If you have a view about the prospects of a certain country's
market, it's easier than ever to express it using an exchange
traded fund (
). The number of so-called single-country ETFs - ETFs focusing on
companies based in one particular country-on the market has
exploded in recent years.
Currently, there are about 150 such funds in the U.S. market,
nearly 30 of which were launched within the last two years and
about 50 of which were launched over the last three years. The
funds span 38 countries and multiple sectors and currently count
roughly $83 billion in assets. Here at BlackRock alone, iShares
now offers 54 such funds, up from 29 five years ago, and roughly
40 three years ago.
Yet despite these funds' growing availability and popularity,
misconceptions about them still abound. Below, I attempt to
debunk three of the misunderstandings I hear most often.
Single-country funds are all small and niche.
While some single-country funds are small and niche, a number,
like those representing the broad Japanese corporate market, are
huge and attract a large number of investors. For instance, the
iShares MSCI Japan ETF (
) has roughly $14 billion assets under management, and the
WisdomTree Japan Hedged Equity Fund has roughly $11 billion.
These two ETFs are the largest single-country ETFs as measured by
At the other end of the spectrum, extremely niche
single-country ETFs representing complicated investment
strategies (think "
" and "
") or representing countries that not many investors want to
access are much smaller. The iShares MSCI Capped Finland ETF
(EFNL), for instance, has just $37 million under management. In
short, not all single country funds are created equal.
There's no reason to invest in single-country funds if
you're already invested in broad international emerging market
and developed market funds.
There may be additional tactical exposures you'd want through a
single-country fund, and you may even want to rethink your broad
exposure approach and consider a single-country approach
Take what's happening in emerging markets, for example. As the
BlackRock Investment Institute pointed out last year in a paper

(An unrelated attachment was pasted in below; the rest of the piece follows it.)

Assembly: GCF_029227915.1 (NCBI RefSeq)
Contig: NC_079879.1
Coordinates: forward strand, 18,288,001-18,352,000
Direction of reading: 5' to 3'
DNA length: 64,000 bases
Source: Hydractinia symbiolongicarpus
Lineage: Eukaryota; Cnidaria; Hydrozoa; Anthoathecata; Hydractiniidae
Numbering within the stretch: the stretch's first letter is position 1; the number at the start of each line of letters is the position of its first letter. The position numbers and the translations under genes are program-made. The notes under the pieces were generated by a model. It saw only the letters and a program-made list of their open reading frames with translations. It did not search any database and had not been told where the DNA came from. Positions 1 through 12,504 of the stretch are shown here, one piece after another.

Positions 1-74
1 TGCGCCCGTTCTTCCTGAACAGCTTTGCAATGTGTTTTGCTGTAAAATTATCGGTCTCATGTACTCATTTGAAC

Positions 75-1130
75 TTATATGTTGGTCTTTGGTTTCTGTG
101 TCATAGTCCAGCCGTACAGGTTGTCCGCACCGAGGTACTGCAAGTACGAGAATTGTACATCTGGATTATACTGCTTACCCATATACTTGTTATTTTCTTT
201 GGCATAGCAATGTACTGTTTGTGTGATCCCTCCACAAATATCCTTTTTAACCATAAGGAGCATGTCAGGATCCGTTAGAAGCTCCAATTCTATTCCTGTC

on investing in emerging markets
, disparities among emerging markets are growing fast, as
economies and financial markets mature at very different paces.
As such, the paper's authors conclude that the key in emerging
market investing today is to focus on companies that generate
cash flow in favored geographies, i.e. in select countries.
BlackRock's Chief Investment Strategist Russ Koesterich advocates
a similar select-country approach, and you can find out which
countries he likes in his latest
monthly market commentary
. Single-country ETFs are one way to express such
When you invest in single-country funds, you're only
investing in businesses focused on one specific country.
Many of the companies in single-country funds are global players,
meaning they do business both within, and beyond, their borders.
This is why it's so important to know your true exposure before
Want to learn more about single-country ETFs? Check out the
BlackRock "Fund Frenzy" challenge, a fun competition that kicks
off this week. You can pick a team of five single-country ETFs
that you think will perform best over the course of a month. If
your ETF team takes the top prize, you'll win a $20,000 donation
to a charity of your choice. Let the -- misconceptions go -- and
the games begin.
Sue Thompson, CIMA, Managing Director, is Head of the
Registered Investment Advisor Group, overseeing the firm's
iShares and 529 sales efforts with registered investment
advisors, family offices and asset managers. Sue is a
regular contributor to
You can find more of her posts
Information on the WisdomTree Japan Hedged Equity Fund is
provided strictly for illustrative purposes and should not be
deemed an offer to sell or a solicitation of an offer to buy
shares of the fund.
International investing involves risks, including risks
related to foreign currency, limited liquidity, less government
regulation and the possibility of substantial volatility due to
adverse political, economic or other developments. These risks
often are heightened for investments in emerging/ developing
markets, in concentrations of single countries or smaller capital